19. It is also well-recognized principle of law that while interpreting a provision in statute, it is the duty of the Court to give effect to all provisions. When aforesaid provisions are read conjointly keeping the scheme of the DV Act, it becomes abundantly clear that the legislator intended female relatives also to be respondents in the proceedings initiated by wife or female living in relationship in the nature of marriage.”
6. The next issue which arises for consideration is whether the word
„aggrieved person‟ in Section 2(a) of the Act has to be given a restricted
meaning in view of the Statement of Objects & Reasons so as to include the
daughter-in-law only and excludes only a mother-in-law, sister-in-law or
daughter from its ambit. The relevant Sections read as under:-
“2(a) “aggrieved person” means any woman who is or has been in a domestic relationship with the respondent and who alleges to have been subjected to any act of domestic violence by the respondent;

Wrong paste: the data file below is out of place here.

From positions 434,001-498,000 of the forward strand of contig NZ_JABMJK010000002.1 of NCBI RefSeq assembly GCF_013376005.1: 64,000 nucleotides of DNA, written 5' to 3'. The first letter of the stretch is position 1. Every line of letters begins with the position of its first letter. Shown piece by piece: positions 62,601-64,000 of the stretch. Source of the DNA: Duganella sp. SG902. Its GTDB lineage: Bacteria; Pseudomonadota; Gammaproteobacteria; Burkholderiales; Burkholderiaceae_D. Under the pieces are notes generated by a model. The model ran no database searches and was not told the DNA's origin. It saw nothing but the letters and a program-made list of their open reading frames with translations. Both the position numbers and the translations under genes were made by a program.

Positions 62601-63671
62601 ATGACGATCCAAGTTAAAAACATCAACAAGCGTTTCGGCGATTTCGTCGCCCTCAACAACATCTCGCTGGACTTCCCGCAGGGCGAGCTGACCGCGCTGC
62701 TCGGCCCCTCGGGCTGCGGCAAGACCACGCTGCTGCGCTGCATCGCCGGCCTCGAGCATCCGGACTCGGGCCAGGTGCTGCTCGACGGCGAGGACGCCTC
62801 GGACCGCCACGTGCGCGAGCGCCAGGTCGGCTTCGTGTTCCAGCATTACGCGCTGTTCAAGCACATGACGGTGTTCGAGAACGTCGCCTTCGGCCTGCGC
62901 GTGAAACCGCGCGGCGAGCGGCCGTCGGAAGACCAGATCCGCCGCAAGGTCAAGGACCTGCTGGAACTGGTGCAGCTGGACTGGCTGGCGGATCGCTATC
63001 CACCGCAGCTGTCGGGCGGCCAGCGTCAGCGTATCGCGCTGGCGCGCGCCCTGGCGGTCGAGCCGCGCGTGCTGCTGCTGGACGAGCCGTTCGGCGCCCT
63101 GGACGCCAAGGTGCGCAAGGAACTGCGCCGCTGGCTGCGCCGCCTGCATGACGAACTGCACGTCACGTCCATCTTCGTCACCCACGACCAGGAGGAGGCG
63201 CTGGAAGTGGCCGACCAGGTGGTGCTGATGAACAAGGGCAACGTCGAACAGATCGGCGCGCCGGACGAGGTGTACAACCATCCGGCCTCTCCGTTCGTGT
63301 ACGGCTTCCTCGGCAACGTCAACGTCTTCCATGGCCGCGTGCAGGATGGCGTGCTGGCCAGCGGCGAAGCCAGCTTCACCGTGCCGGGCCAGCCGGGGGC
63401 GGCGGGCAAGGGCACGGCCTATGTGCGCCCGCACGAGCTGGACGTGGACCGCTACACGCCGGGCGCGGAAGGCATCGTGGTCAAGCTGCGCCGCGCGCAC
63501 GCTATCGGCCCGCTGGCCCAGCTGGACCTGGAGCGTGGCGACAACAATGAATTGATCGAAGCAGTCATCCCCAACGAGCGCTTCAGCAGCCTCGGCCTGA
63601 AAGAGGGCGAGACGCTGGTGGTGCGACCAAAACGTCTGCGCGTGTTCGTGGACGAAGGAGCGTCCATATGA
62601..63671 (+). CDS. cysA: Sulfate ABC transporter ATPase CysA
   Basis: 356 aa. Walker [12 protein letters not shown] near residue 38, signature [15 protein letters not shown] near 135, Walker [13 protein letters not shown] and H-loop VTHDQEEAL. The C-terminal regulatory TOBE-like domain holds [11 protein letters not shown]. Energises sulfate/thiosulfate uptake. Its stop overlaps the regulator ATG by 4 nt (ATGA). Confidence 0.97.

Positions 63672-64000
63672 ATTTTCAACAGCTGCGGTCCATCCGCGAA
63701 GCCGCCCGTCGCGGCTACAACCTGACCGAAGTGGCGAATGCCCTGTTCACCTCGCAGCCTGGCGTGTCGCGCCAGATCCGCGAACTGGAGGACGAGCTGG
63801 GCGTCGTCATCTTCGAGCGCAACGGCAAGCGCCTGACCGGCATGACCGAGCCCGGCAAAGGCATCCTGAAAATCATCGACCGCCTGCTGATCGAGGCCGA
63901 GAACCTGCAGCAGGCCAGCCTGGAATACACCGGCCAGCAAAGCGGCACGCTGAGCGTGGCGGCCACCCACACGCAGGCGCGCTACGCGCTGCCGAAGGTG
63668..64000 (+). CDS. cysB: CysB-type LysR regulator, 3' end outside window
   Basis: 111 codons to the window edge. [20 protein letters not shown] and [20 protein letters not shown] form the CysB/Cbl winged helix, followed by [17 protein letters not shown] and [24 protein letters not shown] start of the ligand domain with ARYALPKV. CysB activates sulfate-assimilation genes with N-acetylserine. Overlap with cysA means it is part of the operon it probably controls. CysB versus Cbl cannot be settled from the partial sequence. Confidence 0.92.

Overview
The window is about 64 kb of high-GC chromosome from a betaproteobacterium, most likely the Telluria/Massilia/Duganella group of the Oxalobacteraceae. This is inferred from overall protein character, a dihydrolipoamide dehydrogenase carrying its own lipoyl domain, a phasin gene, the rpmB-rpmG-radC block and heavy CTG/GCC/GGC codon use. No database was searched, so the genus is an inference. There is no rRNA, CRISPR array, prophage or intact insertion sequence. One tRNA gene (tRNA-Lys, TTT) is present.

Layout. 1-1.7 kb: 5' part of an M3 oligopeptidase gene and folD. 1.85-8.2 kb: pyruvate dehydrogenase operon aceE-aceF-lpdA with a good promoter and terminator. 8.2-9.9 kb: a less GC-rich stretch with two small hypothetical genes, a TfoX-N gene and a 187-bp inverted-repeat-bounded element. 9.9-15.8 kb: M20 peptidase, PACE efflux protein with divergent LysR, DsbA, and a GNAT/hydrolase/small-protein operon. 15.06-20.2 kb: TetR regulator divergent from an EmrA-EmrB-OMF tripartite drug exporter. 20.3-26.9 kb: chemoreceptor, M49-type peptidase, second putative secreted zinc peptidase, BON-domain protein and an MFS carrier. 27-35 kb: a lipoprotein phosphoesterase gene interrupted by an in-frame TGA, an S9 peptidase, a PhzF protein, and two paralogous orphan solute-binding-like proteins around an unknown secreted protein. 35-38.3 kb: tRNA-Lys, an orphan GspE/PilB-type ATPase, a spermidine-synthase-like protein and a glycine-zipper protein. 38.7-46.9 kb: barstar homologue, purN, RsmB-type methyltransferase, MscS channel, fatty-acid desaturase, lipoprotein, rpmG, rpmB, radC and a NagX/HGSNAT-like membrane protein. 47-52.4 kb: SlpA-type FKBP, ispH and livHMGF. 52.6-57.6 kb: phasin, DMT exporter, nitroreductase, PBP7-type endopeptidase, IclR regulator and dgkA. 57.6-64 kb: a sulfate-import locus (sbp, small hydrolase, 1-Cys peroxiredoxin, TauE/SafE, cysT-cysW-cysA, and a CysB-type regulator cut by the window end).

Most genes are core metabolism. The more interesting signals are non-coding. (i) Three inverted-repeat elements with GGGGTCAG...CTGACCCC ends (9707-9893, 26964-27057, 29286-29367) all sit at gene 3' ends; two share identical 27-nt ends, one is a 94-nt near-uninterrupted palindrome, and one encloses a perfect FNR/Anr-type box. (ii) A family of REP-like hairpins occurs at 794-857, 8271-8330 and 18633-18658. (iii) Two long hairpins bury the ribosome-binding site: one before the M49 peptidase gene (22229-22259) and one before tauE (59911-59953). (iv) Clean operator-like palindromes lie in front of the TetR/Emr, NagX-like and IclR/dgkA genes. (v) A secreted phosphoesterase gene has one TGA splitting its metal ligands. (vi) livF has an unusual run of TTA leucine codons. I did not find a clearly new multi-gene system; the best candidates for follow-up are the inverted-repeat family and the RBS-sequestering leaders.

(f) “domestic relationship” means a relationship between two persons who live or have, at any point of time, lived together in a
Crl. M.C. 725/2011 Page 8 of 10 shared household, when they are related by consanguinity, marriage or through a relationship in the nature of marriage, adoption or are family members living together as a joint family;”
7. Thus, a perusal of Section 2(a) and 2(f) of the Act shows that any
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woman who is in a domestic relationship, the said domestic relationship being
one between two persons who lived at any point of time together in a shared
household related by consanguinity, marriage or through a relationship in the
nature of marriage, adoption or family members living as a joint family and
alleges that she has been subjected to any domestic violence by the
Respondent is entitled to relief under the Act.
8. The word „aggrieved person‟ cannot be given a restricted meaning in
view of para „2‟ of the Statement of Objects & Reasons which states that:-